Really, I encourage you to take it numerous times using fun facts!
The new Encinitas City Council majority will consider an agenda item Wednesday evening which may result in the City Council setting hours of operation for bars and restaurants in Encinitas, may limit said hours to 10PM or midnight, may impose a new and as yet undetermined fee upon all alcohol licensed businesses to pay for additional special police enforcement of the new, as yet undetermined, rules they may be be establishing, and they may impose a moratorium on the expansion of any existing establishment, or any new alcohol licensed business applicants. All this throughout the city because some folks have deemed the downtown Encinitas very popular nightlife, too popular, vibrant, and successful.
A big victory for the “everything is now everybody’s business” crowd today–Encinitas Proposition A passed, pretty much violating the Takings Clause of the Fifth Amendment to the U.S. Constitution. Proposition A basically required any changes in the City’s General Plan (zoning) to be approved by a public ballot and restricted all buildings to a 30-feet height limit. It was the ultimate expression of “direct democracy” and renders the planning board and City Council useless in one of the most important functions of city government—protecting property rights.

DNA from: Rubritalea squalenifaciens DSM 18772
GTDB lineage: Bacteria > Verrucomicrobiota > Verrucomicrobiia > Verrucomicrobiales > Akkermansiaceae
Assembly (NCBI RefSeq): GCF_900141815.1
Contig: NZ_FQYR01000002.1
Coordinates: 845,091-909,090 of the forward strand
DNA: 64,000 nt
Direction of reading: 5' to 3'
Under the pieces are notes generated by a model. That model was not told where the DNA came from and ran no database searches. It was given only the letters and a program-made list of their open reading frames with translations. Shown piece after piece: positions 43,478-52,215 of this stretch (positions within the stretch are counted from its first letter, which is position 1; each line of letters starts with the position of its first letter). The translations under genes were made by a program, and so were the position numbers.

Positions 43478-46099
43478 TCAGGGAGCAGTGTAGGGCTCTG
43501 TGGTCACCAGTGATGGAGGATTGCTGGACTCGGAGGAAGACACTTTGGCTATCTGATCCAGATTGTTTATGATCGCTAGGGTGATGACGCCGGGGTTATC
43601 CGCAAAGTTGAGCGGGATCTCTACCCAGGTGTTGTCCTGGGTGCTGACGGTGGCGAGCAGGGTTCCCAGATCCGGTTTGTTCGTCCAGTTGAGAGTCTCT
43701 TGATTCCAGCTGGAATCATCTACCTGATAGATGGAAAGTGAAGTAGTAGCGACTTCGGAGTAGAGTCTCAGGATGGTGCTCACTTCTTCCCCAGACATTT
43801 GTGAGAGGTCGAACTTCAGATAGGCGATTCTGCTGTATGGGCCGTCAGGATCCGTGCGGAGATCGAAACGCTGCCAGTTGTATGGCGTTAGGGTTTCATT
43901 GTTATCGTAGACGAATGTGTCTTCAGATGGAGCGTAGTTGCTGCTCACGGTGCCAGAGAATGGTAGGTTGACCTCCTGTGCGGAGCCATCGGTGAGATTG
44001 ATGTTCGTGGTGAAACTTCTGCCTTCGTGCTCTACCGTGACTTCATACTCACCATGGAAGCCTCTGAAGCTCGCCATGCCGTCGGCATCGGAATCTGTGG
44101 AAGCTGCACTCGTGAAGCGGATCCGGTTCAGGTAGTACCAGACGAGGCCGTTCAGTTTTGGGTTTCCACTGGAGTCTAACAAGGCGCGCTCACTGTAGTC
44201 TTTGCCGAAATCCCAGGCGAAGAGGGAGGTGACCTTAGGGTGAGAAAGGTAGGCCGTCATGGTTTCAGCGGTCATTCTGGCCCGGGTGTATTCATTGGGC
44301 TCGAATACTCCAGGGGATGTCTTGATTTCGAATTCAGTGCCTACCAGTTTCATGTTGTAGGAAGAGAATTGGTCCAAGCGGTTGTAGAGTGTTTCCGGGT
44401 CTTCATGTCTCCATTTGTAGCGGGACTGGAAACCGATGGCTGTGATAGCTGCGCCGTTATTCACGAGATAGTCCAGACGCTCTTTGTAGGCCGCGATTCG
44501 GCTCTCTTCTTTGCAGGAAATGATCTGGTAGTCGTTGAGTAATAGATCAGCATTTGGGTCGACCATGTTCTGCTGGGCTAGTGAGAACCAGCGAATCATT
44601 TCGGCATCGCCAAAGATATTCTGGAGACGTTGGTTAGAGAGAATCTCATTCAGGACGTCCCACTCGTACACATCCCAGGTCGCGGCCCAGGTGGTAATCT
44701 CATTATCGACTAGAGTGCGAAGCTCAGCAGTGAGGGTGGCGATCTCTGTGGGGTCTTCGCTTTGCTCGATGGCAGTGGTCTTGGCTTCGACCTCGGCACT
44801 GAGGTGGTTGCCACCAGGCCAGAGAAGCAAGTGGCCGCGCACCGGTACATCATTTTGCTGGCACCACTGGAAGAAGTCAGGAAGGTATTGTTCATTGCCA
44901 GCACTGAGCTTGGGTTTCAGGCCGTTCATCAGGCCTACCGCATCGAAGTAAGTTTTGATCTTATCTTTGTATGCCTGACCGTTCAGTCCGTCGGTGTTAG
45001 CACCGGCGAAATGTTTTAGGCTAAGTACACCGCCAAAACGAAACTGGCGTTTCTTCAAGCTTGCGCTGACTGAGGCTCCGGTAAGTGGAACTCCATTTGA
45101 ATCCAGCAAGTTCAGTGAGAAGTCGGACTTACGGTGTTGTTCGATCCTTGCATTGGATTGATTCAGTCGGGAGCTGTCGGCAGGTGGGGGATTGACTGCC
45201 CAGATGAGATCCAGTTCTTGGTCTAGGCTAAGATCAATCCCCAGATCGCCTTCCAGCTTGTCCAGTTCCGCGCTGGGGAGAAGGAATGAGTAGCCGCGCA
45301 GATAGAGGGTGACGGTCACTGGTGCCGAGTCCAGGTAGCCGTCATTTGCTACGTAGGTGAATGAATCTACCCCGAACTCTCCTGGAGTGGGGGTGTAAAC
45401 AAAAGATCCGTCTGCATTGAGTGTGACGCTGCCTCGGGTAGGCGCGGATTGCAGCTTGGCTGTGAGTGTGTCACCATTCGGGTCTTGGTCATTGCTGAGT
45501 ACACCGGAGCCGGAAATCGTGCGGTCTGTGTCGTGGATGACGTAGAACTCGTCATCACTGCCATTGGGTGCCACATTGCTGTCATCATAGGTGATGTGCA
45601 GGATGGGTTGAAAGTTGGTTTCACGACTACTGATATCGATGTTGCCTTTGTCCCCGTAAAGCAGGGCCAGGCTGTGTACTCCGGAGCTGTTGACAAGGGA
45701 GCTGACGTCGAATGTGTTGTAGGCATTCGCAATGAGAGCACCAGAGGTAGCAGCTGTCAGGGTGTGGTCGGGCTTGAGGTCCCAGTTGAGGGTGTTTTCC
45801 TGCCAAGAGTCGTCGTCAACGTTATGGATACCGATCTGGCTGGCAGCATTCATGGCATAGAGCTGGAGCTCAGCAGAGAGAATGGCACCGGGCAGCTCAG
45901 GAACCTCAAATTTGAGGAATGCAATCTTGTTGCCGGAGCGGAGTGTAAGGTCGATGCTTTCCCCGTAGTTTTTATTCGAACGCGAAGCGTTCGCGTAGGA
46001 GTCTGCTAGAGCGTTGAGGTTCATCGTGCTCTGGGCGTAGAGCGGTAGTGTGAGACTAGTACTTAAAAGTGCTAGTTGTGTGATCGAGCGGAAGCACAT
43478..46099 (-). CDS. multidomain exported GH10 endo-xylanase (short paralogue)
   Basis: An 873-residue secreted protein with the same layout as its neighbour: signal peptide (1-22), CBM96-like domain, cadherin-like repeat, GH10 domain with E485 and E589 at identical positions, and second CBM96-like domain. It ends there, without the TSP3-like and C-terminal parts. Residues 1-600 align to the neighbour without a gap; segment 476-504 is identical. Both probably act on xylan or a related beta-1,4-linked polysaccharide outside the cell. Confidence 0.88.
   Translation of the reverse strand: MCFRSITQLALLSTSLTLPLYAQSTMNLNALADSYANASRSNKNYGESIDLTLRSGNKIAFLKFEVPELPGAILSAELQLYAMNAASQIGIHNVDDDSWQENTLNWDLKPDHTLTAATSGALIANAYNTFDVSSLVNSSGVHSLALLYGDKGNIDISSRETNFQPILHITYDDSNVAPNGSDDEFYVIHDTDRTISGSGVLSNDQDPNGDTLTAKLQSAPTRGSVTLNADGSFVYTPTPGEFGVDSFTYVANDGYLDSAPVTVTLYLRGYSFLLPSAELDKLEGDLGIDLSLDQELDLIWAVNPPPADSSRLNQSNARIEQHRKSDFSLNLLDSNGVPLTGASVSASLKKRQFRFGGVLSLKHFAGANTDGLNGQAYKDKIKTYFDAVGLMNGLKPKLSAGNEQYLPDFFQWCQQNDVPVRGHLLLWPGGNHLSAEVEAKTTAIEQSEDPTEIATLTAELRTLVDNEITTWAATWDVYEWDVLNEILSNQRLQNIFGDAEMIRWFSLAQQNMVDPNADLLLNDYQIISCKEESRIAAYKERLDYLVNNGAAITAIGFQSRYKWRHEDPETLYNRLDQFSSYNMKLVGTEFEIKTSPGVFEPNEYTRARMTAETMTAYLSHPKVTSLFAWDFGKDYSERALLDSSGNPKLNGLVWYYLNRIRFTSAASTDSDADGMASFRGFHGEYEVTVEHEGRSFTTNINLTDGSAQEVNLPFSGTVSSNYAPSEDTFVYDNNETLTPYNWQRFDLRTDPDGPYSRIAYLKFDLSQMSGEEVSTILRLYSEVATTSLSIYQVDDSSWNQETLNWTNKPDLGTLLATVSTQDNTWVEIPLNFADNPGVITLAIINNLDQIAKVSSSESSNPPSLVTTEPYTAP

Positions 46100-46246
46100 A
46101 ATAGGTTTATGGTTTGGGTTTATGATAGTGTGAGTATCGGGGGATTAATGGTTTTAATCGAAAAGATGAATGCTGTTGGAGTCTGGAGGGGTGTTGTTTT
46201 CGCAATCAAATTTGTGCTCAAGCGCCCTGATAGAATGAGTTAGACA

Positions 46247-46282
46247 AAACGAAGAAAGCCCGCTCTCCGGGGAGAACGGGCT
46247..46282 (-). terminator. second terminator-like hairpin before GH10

I have three thoughts about this vote:
This popped into my inbox recently and I thought I would share it with my fellow Rostrafarians. Mayor Christy Guerin is a friend of mine and she served eight years on the Encinitas City Council and then six years as district director for Congressman Brian Bilbray in the 50th District.
Prop A would be devastating for the future of Encinitas homeowners:
This found its way into the Smiling Inbox today regarding the Encinitas Special Election known as Prop A. The election date is June 18:
Inbox:“How about a ROSTRA posting about how the Yes on A proponents are illegally littering the public ROW w/ signs costing the Taxpayers money to remove them?”
TSS: It’s true that in Encinitas one is not allowed to post political signs in the Right of Way, unlike in many other cities. It’s also true that the Proponents of Prop A are posting a lot of signs in the public Right of Way, and that city staff does the clean-up and that costs money. And hey let’s not forget the $500,000 tax dollars the special election is costing!
An impressive list of bi-partisan folks and organizations have lined up to oppose Encinitas’ Prop A, the deeply flawed initiative coming to a very expensive taxpayer funded special election on June 18th of this year! Check it out.
As the following list shows, the opposition to Prop A is very broad and does not simply fall along the standard developer, big property owner lines. The opposition list includes a unanimous current City Council, many of whom were supported by the promoters of the initiative. As you will note, this is not a partisan issue. Opposition is coming from all sides: